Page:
“It’s such a knee-jerk reaction,” he said. “I don’t think all the information has been presented to the small business community.”

“If this increase is going to tank your business, then your business wasn’t on very solid footing to begin with.”

Williams said he hopes to address the rising cost of doing business by reducing how much he drives to go shopping for his restaurant and how many deliveries he receives from suppliers.

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“That’s always at the very bottom of my plan is raising prices and passing increase onto the customers.”

While Williams suggested business owners need to simply accept their new fiscal reality, the owner of an Old Strathcona eatery said he believed introducing the levy during the current economic downturn was a mistake.

“The economy is already very depressed, this is probably one of our slowest years on record and I think introducing any kind of additional tax right now is going to hurt the economy,” Artisan Resto-Cafe owner Saiyed Jaffer said, adding he doesn’t see how he can increase prices to adjust to the tax as he recently did so in response to the rising minimum wage.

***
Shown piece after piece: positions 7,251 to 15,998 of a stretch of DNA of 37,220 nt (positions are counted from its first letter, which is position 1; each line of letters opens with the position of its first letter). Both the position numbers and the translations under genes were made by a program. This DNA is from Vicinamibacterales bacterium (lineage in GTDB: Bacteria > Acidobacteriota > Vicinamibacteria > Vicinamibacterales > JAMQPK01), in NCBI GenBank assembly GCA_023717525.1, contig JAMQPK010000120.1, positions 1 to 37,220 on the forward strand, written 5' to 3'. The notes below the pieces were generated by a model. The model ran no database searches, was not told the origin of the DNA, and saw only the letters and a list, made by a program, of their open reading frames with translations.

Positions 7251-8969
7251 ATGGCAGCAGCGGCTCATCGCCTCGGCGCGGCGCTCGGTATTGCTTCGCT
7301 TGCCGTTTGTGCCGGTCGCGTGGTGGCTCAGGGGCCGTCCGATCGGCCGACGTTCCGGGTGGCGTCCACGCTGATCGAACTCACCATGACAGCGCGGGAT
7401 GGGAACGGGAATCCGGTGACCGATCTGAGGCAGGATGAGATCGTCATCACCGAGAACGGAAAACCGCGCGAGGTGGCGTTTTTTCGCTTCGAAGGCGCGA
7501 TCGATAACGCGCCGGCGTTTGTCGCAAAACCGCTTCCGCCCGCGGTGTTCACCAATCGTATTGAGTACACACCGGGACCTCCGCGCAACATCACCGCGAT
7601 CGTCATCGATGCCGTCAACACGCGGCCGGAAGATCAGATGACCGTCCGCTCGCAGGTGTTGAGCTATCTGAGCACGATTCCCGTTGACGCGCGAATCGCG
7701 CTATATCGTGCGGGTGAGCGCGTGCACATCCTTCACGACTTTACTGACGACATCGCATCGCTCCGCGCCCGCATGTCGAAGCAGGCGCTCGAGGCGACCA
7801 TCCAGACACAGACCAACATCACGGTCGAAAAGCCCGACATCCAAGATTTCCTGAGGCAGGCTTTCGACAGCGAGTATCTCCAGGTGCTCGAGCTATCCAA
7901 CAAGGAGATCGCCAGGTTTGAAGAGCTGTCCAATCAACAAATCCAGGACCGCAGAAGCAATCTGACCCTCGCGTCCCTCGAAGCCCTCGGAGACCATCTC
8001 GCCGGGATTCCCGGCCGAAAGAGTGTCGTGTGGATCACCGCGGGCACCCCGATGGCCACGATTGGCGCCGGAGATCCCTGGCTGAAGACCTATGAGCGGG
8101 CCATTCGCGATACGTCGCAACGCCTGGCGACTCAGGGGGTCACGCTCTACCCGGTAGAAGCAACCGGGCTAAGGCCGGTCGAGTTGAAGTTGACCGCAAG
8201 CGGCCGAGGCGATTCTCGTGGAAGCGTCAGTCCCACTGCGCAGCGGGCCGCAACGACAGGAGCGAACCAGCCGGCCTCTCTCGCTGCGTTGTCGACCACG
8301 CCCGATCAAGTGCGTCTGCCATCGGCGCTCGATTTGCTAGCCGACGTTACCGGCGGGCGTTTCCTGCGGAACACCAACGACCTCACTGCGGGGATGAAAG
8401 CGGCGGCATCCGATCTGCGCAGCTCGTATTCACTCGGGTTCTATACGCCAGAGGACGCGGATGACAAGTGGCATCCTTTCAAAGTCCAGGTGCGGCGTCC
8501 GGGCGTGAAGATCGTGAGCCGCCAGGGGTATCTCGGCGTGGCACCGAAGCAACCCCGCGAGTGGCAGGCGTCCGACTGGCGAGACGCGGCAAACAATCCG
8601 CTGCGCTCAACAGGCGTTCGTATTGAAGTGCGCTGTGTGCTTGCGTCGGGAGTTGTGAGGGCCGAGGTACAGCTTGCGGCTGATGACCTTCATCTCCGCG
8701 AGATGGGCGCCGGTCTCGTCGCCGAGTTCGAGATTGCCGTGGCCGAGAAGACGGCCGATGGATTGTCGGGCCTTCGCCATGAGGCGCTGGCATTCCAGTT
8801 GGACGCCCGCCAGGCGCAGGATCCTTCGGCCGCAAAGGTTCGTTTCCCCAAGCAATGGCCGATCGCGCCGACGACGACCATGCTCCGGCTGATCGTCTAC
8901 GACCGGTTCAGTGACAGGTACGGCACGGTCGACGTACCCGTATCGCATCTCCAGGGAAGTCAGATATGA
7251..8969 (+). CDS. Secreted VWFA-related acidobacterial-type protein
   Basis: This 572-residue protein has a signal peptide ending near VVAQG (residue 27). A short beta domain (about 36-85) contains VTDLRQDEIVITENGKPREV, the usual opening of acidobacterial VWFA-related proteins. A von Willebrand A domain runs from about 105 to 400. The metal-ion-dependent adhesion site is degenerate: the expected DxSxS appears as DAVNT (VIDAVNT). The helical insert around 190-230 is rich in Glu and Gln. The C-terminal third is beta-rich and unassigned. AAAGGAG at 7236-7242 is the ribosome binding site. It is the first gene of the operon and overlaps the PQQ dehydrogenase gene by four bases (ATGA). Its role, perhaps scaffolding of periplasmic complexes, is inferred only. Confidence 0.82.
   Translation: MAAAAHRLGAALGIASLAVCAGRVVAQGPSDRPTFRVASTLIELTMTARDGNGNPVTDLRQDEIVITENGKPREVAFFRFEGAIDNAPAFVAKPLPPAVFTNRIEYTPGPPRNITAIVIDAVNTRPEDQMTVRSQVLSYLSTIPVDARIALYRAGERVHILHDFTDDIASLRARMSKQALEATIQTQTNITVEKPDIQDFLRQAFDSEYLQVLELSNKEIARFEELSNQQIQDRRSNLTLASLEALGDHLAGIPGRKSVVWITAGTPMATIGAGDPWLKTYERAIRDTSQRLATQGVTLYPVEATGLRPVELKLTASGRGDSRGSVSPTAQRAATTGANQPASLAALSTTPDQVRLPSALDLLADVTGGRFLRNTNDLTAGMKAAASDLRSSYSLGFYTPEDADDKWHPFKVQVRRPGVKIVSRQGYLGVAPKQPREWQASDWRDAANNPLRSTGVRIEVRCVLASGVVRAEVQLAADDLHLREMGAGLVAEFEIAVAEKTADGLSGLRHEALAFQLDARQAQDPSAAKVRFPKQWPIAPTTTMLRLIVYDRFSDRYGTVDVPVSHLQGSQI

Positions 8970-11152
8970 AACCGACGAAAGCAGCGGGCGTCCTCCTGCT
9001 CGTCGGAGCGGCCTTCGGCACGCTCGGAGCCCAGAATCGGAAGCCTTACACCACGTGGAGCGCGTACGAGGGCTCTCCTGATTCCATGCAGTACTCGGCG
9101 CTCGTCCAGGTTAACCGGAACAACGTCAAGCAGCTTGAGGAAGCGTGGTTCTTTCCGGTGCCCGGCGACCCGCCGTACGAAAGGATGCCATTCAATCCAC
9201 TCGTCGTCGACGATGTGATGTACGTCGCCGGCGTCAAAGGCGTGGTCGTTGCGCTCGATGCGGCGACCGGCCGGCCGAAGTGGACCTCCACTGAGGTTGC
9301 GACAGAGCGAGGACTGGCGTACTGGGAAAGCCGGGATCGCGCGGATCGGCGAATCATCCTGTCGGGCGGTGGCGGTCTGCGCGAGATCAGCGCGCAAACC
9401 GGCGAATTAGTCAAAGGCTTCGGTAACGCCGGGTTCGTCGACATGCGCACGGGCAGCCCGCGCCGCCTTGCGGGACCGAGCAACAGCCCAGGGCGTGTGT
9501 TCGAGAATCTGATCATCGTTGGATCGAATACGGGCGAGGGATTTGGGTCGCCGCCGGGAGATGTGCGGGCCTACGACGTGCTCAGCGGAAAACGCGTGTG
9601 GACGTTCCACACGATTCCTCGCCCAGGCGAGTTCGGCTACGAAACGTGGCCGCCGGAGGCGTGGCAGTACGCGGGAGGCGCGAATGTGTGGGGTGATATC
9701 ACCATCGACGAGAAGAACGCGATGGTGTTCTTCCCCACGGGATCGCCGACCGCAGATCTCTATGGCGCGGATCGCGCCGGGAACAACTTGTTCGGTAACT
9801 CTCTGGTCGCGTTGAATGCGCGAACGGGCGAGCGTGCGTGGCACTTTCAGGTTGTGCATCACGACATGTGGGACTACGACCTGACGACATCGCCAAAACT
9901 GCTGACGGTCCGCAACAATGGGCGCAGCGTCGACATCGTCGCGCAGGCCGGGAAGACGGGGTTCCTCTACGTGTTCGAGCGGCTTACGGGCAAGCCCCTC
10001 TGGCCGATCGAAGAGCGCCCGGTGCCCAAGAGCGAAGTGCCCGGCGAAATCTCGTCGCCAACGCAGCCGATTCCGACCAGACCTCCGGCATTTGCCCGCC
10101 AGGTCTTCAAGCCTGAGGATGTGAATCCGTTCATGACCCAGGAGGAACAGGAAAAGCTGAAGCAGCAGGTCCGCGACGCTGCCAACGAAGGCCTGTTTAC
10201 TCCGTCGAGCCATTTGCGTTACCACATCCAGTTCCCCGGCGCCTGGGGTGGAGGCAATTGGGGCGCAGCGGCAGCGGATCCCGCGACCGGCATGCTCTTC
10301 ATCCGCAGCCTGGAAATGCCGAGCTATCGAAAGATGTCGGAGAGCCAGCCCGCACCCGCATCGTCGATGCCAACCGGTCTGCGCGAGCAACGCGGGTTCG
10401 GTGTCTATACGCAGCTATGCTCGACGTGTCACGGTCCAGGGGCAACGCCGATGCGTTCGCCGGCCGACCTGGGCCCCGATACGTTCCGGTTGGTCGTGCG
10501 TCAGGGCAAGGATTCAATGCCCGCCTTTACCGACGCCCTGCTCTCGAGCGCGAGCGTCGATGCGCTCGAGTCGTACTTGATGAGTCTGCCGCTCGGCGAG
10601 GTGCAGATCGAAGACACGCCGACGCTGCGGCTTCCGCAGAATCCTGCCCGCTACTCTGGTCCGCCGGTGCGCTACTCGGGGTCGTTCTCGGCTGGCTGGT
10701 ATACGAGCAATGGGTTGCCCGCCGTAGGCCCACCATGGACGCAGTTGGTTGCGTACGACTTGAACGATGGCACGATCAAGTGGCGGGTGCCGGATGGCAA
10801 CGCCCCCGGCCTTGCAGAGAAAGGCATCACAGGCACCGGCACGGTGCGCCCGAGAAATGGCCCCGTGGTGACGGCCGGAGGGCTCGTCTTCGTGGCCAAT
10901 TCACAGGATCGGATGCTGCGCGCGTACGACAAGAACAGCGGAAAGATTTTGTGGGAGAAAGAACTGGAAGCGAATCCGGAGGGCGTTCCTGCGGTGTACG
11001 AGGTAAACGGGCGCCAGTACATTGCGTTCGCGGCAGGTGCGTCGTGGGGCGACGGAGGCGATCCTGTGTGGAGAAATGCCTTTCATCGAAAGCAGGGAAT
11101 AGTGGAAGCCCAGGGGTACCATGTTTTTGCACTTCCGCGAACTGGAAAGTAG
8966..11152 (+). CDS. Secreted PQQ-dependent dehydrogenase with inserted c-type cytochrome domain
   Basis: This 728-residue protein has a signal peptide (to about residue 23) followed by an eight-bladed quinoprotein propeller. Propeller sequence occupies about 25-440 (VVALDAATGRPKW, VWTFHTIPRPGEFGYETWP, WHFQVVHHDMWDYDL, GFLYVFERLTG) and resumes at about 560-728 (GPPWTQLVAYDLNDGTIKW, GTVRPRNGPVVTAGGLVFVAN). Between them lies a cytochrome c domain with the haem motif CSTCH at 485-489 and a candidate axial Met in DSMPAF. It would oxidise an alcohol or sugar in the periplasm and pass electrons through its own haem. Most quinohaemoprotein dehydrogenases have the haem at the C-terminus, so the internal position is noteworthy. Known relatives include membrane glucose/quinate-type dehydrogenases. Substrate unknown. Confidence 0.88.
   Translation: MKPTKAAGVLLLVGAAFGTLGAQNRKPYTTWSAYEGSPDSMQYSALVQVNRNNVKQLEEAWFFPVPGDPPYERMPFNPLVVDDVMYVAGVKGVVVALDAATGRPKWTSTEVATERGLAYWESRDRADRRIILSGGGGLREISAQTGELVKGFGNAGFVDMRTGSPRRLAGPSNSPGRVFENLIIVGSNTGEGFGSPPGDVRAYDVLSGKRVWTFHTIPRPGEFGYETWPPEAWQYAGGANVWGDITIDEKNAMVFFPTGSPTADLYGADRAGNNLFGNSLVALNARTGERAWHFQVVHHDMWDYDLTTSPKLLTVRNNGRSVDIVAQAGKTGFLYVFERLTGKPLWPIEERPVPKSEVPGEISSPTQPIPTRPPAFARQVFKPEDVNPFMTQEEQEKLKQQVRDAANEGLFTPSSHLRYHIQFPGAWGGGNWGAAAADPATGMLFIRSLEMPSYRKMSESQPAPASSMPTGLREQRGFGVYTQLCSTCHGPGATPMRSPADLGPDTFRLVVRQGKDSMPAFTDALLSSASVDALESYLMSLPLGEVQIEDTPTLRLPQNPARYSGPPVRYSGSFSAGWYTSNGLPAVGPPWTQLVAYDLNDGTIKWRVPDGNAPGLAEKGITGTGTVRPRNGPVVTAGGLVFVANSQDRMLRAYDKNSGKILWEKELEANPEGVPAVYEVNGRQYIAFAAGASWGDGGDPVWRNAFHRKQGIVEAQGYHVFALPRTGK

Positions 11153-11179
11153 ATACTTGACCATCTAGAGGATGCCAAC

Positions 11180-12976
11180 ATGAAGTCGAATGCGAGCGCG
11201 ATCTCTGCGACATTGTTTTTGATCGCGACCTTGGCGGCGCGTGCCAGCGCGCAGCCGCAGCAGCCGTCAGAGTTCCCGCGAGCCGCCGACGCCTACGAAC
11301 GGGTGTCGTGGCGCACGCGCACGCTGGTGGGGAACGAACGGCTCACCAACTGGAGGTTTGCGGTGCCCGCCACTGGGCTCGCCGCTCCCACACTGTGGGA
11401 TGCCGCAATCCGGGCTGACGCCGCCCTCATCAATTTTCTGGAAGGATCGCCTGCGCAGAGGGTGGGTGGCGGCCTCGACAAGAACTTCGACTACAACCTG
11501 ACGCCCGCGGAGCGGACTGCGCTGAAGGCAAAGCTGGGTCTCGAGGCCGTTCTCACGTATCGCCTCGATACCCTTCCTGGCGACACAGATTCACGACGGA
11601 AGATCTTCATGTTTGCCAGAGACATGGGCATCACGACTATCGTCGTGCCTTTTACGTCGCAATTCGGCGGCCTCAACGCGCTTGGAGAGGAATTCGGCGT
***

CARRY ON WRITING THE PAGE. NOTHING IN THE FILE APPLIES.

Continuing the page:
“Not to take anything away from the environmental impact, if it can be effective the amount of emissions we make here, that would be great. But I just think with the economy right now, it’s bad timing because of all the other increases we’re facing right now.”

“These dollars will also fund investment in green infrastructure, energy efficiency, renewable energy, bioenergy and innovation,” the province said in a media release Saturday.

The province estimates the average family will pay $443 more in 2017 due to the tax. Opposition politicians say they believe the cost will be at least double that.

Low to middle-income Albertans will get a rebate on the carbon tax.

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READ MORE: How will Alberta’s carbon tax impact consumers? 

Watch below: On Nov. 23, 2015, Vinesh Pratap filed this report on what consumers can expect from Alberta’s carbon tax.